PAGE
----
loss. Results of a chest radiograph, endoscopy of the upper
gastrointestinal tract, and a barium swallow were reported as
normal. A few weeks later, he developed laryngeal stridor
and hypotension and was admitted to another hospital. A
laryngoscopy revealed arytenoid edema and right vocal cord
paralysis. He was treated with high doses of intravenous
corticosteroids, with resolution of his stridor. Steroids were
subsequently tapered, and the stridor recurred, along with a
new right lower lobe infiltrate. A laryngoscopy revealed
bilateral vocal cord paralysis and a posterior cricoid ulcerative lesion extending to the hypopharynx. A thyrocricoid
tracheostomy was performed, which relieved the airways
obstruction. A few days later, the patient developed hypotension, oliguria, lethargy, and an elevation of his white
blood cell count to 18,000 cells/mm3. Despite the initiation of
broad-spectrum antibiotic and antifungal therapy, his condition continued to deteriorate, and he died shortly thereafter.
Figure 1. Low power photomicroscopic view of the left cricoarytenoid joint. A small amount of articular cartilage remains in the
arytenoid area (seen on the right);the articular surface of the cricoid
cartilage is denuded (seen on the left). Both cartilages show extensive calcification (arrowheads). The joint space is filled with dark
hemorrhagic material, fibrin, and inflammatory cells (original magnification x 10).
At autopsy, there was evidence of a severe chronic,
active cricoarytenoiditis with inflammatory obliteration of
the cricoarytenoid joints bilaterally. The intense inflammatory reaction surrounding the laryngeal cartilages in the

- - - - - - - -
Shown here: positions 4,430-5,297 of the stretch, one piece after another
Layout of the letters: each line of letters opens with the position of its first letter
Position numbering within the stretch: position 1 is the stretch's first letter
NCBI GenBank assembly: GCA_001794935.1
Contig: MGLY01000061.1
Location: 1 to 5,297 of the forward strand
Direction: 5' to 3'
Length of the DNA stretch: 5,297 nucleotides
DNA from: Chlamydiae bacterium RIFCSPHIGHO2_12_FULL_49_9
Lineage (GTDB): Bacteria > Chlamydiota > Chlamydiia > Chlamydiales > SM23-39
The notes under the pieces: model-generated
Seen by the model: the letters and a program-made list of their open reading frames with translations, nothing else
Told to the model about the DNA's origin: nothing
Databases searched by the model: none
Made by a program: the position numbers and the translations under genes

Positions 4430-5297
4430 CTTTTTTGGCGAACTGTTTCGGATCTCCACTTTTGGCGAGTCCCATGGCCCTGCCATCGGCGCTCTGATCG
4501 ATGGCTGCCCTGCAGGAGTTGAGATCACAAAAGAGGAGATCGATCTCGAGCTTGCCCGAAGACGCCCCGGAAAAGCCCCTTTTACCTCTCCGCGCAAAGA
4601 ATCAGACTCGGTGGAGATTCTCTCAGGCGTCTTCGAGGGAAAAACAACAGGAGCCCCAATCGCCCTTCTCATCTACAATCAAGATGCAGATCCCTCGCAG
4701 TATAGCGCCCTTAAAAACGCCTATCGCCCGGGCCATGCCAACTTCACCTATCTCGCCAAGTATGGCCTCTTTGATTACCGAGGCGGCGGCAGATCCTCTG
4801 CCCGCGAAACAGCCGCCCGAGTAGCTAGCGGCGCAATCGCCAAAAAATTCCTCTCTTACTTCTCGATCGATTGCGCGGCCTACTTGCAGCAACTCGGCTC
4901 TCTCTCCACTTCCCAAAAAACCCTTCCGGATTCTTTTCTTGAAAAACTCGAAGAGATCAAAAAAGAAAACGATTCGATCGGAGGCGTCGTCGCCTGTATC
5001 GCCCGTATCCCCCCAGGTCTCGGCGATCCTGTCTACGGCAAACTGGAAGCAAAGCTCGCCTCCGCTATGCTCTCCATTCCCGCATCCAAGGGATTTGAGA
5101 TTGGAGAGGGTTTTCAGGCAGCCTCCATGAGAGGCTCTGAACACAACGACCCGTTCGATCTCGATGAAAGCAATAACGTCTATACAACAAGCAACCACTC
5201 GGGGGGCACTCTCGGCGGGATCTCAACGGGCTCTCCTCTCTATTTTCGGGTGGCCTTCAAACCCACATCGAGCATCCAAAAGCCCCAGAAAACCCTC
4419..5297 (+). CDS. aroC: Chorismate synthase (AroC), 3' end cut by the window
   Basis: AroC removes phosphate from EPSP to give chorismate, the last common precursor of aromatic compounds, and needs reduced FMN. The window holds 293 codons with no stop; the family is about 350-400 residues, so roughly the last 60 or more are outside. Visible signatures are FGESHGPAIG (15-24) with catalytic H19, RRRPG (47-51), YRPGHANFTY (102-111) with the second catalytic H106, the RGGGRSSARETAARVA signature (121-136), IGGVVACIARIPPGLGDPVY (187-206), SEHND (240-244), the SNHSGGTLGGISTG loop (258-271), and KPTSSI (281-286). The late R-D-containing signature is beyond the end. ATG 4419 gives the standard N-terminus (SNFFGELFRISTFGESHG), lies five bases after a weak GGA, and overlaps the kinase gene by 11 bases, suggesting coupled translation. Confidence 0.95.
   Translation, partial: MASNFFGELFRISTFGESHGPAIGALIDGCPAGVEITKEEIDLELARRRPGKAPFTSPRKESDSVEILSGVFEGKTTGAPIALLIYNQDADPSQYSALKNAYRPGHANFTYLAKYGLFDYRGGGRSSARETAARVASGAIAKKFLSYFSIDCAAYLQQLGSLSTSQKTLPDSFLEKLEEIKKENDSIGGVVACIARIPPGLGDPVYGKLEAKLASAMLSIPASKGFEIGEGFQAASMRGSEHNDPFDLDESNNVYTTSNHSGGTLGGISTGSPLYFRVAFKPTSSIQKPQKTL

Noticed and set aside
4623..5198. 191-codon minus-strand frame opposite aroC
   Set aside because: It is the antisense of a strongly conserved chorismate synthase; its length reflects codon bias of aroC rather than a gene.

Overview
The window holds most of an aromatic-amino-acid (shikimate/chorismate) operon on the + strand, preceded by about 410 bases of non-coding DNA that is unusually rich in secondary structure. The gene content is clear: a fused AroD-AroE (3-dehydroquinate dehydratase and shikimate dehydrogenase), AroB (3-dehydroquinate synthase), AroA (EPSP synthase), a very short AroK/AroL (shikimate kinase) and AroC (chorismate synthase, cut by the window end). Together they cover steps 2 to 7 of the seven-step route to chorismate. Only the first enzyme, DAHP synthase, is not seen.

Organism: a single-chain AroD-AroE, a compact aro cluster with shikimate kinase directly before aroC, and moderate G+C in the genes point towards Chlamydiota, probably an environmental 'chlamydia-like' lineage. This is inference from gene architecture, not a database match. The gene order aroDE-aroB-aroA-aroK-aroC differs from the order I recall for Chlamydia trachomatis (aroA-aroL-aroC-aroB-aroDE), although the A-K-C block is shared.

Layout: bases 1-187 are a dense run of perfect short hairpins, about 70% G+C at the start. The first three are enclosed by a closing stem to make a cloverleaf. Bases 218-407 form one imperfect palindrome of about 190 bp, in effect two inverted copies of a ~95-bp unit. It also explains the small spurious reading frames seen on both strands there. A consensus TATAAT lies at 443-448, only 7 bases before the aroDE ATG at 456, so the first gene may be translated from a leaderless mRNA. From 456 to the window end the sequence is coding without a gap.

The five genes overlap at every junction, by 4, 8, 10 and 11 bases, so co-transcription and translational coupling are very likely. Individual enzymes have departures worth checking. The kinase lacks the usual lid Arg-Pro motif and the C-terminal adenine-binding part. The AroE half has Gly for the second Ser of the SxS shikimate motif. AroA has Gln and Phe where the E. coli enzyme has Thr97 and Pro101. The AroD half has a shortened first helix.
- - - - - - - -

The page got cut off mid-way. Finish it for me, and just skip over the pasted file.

region of the cricoarytenoid joints led to ulceration of the
overlying laryngeal and esophageal mucosae (Figure 1). No
tumor was identified, and special stains for organisms were
negative. An acute necrotizing aspiration pneumonia involving the right upper and middle lobes was also identified and
was the immediate cause of death.
A compilation of previously reported cases of cricoarytenoid synovitis in association with ankylosing
spondylitis (4-7) indicates that patients had longstanding
disease (mean 26.5 years) with extensive spinal ankylosis
including the cervical spine. Cricoarytenoid synovitis resulted in some degree of airways compromise in 5 of 6
patients. Initial manifestations included dyspnea and hoarseness, stridor, and throat pain. Three patients developed
acute respiratory failure, and 2 patients aspirated.
The management of cricoarytenoid synovitis in ankylosing spondylitis included tracheostomy (3 of 6 patients),
arytenoidectomy ( 1 of 6), and the use of corticosteroids
either orally or intraarticularly. Bienenstock et al (1) correlated the results of cricoarytenoid joint laryngoscopic examination with clinical symptoms in patients with RA. When
both cricoarytenoid joints were involved, bowing of the
vocal cords was seen during the inspiratory phase of respiration. Chronic unilateral disease resulted in slight hoarseness andlor dyspnea on exertion, whereas dyspnea would
predominate with bilateral cricoarytenoid joint disease. Fixation of the vocal cords in adduction resulted in hoarseness
or aphonia.
The pathologic findings in our patient, of extensive
inflammatory destruction of the cricoarytenoid joints with
“spillover” of the process into adjacent tissues such as the
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microglobulin, occipital, arthropathy, patients, destruction, hinged, cervico, hemodialyzed, amyloid